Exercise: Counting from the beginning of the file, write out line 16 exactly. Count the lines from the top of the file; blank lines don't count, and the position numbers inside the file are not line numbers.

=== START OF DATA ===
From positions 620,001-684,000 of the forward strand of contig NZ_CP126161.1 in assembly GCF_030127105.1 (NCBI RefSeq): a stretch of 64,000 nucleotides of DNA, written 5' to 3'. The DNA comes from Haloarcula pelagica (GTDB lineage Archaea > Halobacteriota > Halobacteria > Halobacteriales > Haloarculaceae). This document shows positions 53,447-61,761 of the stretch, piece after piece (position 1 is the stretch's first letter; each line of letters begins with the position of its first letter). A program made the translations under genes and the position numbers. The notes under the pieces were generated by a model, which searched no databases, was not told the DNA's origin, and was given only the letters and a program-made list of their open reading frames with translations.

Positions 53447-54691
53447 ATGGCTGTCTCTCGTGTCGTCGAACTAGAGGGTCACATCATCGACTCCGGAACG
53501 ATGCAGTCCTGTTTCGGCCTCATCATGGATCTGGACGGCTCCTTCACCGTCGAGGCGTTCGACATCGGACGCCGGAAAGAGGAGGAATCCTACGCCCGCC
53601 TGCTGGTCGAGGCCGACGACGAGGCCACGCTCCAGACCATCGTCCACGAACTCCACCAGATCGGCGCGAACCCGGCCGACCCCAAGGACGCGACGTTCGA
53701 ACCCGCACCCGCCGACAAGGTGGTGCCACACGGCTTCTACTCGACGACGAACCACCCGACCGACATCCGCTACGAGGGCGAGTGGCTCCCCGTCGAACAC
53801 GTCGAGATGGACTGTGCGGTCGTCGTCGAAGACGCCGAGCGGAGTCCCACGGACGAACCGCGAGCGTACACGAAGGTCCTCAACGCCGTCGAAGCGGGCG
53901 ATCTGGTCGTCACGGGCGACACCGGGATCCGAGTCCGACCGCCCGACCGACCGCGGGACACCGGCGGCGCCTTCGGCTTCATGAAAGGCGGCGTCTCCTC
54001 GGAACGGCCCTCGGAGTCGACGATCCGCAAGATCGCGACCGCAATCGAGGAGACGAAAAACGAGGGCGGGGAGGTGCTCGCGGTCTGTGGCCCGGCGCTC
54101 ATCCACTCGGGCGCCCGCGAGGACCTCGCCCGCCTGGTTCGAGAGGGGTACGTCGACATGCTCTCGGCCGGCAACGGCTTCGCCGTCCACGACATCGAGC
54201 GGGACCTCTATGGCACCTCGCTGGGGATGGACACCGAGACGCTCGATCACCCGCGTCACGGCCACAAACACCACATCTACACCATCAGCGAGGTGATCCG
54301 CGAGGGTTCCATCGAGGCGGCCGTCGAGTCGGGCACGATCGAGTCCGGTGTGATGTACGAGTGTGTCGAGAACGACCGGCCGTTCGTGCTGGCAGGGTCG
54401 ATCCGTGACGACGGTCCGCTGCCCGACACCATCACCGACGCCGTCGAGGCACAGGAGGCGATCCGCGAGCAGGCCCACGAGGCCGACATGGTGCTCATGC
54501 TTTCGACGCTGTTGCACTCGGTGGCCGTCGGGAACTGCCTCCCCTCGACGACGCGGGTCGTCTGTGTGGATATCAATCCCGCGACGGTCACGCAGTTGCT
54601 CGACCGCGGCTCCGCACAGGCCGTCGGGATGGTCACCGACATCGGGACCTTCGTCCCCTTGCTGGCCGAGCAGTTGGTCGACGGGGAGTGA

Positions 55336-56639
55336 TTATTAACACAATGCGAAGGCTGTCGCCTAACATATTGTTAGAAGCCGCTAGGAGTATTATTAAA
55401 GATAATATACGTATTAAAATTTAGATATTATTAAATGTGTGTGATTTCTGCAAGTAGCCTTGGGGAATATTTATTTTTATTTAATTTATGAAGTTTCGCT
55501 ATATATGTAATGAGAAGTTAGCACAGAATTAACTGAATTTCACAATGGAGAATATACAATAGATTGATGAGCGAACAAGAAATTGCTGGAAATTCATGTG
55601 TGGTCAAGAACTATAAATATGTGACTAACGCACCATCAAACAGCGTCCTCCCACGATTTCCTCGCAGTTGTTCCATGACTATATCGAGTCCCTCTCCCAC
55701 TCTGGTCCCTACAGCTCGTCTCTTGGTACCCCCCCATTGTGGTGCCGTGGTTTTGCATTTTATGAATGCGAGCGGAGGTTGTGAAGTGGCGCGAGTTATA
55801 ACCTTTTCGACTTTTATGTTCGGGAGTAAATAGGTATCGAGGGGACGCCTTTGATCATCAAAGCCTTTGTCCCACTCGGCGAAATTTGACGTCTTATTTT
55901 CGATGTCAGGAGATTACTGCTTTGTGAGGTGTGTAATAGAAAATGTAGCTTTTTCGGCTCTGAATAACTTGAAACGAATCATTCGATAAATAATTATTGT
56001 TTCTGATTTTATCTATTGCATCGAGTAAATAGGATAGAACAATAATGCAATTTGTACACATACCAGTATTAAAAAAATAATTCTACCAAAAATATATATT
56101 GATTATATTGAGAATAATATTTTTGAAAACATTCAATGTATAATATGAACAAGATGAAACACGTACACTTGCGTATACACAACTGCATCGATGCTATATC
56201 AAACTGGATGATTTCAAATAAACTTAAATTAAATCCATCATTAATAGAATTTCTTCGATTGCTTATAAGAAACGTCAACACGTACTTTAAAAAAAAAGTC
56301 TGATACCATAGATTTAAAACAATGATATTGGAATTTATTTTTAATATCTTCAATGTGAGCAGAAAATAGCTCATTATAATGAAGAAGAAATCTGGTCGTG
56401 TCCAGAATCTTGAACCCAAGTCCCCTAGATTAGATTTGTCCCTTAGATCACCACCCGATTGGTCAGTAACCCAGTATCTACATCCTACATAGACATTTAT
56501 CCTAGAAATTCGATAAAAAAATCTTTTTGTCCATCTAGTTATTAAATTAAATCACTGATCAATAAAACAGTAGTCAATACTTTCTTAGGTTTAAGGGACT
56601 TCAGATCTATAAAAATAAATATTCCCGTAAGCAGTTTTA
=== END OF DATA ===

Positions 55336-56639